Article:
The 37-year-old native of Edmonton, Alberta, was one of the most successful international Canadians of the modern era. He won a silver and two bronze medals at the World Junior Championship, two gold and one silver at the World Championship, an Olympic gold in 2014, two World Cup of Hockey championships, and the Stanley Cup with the St. Louis Blues in the spring of 2019.
In all, he played 1,240 NHL regular-season games over 17 years and three teams during what will surely be a Hall of Fame career. Known for his durability, he also had one of the longest Iron Man streaks in league history, playing in 737 consecutive games between 2004 and 2014.
Bouwmeester first rose to international prominence at the 2000 World Juniors when he made the team as a 16-year-old, the youngest player ever to represent Canada at the U20. It was his first of three straight World Junior tournaments during his WHL years with Medicine Hat, and at the 2002 NHL Entry Draft he was chosen third overall by Florida, behind Rick DiPietro and Kari Lehtonen.
He made the Panthers at his first training camp that fall, just after his 19th birthday, and stayed with the team for six years. The team never made the playoffs, but for “Bo” that meant having a chance to play for his country at the World Championship. He accepted invitations in 2003 and again 2004, helping Canada win gold both years and being named IIHF Directorate Best Defenceman in ’03.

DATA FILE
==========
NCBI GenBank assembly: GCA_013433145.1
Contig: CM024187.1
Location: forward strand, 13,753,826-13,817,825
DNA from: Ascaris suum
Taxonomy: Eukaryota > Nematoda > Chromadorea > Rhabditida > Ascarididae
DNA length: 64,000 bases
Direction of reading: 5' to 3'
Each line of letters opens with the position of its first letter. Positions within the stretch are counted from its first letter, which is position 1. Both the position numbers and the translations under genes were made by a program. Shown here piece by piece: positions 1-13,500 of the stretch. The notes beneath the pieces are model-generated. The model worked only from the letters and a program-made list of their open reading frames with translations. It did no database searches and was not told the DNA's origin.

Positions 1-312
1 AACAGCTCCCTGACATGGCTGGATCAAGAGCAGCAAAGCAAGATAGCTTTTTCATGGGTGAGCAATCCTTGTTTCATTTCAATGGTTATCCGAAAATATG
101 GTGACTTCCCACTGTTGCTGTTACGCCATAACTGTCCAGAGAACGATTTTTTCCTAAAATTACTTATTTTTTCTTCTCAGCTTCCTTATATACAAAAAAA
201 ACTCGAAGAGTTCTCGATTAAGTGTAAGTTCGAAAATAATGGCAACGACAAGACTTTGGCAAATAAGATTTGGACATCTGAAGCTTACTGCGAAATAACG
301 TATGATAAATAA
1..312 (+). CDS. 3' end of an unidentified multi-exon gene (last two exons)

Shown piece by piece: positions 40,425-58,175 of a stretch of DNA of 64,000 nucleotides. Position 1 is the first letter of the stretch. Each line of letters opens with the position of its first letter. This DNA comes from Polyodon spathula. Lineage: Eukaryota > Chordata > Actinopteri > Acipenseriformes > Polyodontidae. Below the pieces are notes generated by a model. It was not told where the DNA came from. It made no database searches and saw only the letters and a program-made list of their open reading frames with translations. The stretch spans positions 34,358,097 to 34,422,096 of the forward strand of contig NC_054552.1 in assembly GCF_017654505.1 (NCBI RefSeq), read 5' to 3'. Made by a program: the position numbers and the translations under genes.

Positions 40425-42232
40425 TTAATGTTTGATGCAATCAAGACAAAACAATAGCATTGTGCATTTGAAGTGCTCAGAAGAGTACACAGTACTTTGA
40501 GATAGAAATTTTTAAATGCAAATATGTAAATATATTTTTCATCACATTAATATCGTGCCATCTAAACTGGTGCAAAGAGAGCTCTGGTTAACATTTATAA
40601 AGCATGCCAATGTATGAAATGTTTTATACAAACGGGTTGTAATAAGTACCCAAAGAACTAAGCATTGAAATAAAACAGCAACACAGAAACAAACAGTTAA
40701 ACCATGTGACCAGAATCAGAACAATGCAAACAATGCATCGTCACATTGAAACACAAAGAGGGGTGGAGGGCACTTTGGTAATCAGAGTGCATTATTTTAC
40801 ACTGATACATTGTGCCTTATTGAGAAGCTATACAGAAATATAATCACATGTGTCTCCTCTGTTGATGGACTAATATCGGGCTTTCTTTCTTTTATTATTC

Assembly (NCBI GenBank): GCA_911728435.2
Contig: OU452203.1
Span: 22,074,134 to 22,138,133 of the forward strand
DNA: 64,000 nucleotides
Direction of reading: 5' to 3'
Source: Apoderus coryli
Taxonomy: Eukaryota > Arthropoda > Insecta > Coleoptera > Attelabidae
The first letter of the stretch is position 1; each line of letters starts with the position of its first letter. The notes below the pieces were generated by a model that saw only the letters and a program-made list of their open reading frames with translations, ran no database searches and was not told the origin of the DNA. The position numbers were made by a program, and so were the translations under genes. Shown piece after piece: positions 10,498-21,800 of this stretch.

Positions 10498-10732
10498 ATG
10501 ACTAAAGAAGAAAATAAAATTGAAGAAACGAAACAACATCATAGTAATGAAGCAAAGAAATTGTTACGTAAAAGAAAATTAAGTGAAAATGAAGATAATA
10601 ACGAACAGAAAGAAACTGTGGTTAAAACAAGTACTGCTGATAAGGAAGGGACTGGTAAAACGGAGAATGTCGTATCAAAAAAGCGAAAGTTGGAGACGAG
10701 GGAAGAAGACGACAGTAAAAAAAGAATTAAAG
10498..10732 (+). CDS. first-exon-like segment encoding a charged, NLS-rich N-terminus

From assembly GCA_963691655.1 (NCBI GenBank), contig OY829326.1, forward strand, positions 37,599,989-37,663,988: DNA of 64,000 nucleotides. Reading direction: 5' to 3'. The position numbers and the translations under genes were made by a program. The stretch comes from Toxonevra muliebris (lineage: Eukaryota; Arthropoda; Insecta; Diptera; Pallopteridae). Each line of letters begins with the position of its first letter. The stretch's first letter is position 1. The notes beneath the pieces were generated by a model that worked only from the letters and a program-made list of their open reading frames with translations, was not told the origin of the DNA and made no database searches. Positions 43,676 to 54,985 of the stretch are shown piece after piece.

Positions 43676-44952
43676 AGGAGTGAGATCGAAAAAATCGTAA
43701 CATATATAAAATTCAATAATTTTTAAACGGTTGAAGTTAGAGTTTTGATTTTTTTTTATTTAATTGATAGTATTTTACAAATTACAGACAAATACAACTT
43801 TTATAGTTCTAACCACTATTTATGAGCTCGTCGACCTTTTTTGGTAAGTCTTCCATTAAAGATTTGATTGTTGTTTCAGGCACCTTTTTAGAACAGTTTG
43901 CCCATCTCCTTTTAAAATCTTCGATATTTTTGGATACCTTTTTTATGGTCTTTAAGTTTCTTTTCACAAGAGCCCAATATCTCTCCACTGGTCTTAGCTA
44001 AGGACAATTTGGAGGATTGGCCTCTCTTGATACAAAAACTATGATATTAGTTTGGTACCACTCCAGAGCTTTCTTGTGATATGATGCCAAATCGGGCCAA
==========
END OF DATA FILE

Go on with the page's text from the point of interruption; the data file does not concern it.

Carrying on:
In the fall of 2004, “Bo” was named to Canada’s team for the World Cup, again helping the team to the championship, and in 2006 he replaced an injured Scott Niedermayer at the Turin Olympics when Canada finished a disappointing 6th.
Bouwmeester signed as a free agent with Calgary in 2009, but after three more years without reaching the playoffs he was traded to St. Louis at the deadline in 2013. It was there he played the final seven and a half years of his career, culminating with a Stanley Cup win in 2019, when the Blues defeated Boston in seven games.
He played in the 2008 and 2012 World Championships as well, but the culmination of his career came in Sochi as he played on Canada’s gold-medal team at the 2014 Olympics. He played again at the 2016 World Cup, winning in what was his final international competition.
His career came to a sudden end the night of February 11, 2020, during a road game in Anaheim. Bouwmeester suffered a heart attack on the St. Louis bench. The speedy actions of doctors saved his life, but his career was, more or less, over. Soon the season was postponed because of Covid-19, and Bouwmeester was not with the team during the Return to Play last summer. He wasn’t with the Blues the past few weeks either as they prepared to start the new season, and Monday’s announcement merely confirmed what was the likely outcome—retirement and good health.
Bouwmeester was never a great scorer from the blue line, but he was a master of starting the offence by getting the puck out of his end quickly and efficiently. He was a competitive and reliable presence in his own end who could play half a game at full effectiveness. Soft-spoken off ice, he was a force on it, and although his career was cut short by a terrible event, it was not a short career by any means. And few players have had as long and successful a history of winning as Bouwmeester, one of only 29 members of the Triple Gold Club.